Japanese Prime Minister Shinzo Abe is holding a press conference after the closing of the ordinary session of the Diet. Image: The Official Website of the Prime Minister of Japan and His Cabinet. Weak Reception

The Japanese government published the “third arrow” of Abenomics—proposals for Japan’s economic reform and revitalization—on June 14 to unenthusiastic reviews. A closer look at the proposals’ rationale, however, reveals careful economic analysis behind the document. The problem is that it was designed with an economist’s vision, but shaped by a bureaucrat’s hand.

The third arrow complements the first two, which comprised vigorous monetary policy plus fiscal stimulus. It reflects the belief that the first two, alone, would not lift Japan permanently from its low-growth trajectory of the past twenty years.

Virtuous Circles

Interlinked virtuous circles form the underlying rationale. Japanese households possess ¥1,600 trillion in financial assets while private nonfinancial corporations hold almost half that amount ($24 trillion, in total) invested in low-return instruments, producing little in the way of new ventures, higher productivity, advanced technology, income, or jobs.

The government’s plan is to direct the vast quantities of idle funds towards high-yielding investments. The first two arrows are essential to begin the process. As the stagnant economy starts to move again, the third arrow policies will promote replacement of old facilities and equipment and accelerate investment in growth sectors assisted by investment incentives, deregulation, and institutional reform. With greater labor mobility, corporate earnings will increase, which will deliver higher worker salaries and increased employment.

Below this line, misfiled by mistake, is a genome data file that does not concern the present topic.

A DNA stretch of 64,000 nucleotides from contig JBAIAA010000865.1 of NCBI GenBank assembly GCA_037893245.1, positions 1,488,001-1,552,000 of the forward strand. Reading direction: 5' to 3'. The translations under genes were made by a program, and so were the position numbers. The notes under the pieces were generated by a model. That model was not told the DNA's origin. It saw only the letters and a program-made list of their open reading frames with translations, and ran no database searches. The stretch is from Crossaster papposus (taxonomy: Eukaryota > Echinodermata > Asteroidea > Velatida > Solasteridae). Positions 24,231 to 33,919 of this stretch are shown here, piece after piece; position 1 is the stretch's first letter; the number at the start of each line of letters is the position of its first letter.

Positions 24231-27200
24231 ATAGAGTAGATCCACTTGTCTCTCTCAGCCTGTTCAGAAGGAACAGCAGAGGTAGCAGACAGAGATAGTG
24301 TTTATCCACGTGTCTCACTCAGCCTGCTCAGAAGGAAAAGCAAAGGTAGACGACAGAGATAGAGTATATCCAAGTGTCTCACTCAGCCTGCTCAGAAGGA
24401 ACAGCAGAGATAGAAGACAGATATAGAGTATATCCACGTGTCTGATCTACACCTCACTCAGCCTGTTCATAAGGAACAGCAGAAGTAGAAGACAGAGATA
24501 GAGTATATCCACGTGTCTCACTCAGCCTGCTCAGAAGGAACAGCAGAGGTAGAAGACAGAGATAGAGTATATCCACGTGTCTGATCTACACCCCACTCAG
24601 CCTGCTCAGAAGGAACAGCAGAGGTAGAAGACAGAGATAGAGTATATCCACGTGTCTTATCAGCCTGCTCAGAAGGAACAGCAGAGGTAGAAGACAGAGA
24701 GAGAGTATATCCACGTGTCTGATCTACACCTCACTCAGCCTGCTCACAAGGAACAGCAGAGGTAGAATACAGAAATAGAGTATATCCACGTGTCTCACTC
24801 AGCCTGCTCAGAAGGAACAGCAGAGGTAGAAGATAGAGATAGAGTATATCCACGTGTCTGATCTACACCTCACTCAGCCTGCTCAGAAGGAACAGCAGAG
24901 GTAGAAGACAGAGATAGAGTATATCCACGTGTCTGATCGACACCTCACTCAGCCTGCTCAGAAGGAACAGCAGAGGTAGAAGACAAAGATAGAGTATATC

Many Opportunities for Reform

The three committees that helped produce this strategy had little difficulty in finding targets for reform. “The same issues have come up again and again,” said Yoshihiko Miyauchi, the chairman of financial services firm Orix Corp. “It's simple: everything we need to do and how to do it can be written up in a day. After that, it's a question of whether it gets done or not.”

The committees identified impediments to growth and productivity that have been discussed for years. They include low labor mobility, weak corporate governance, the tendency for the state to protect specific jobs and companies rather than promoting flexibility, relatively few women in the workforce, very low agricultural productivity, and too many restrictions and regulations in health services—the sector that is promising the greatest growth and innovation promise.

Ragbag of Partial Solutions

The strategy document proposes to make changes in all of these areas, and more. Its chief failing lies neither in its vision nor its rationale, but in the detailed implementation. Immediately after publication, participants in the advisory councils described the struggles between private sector advisors and bureaucrats eager to preserve the status quo.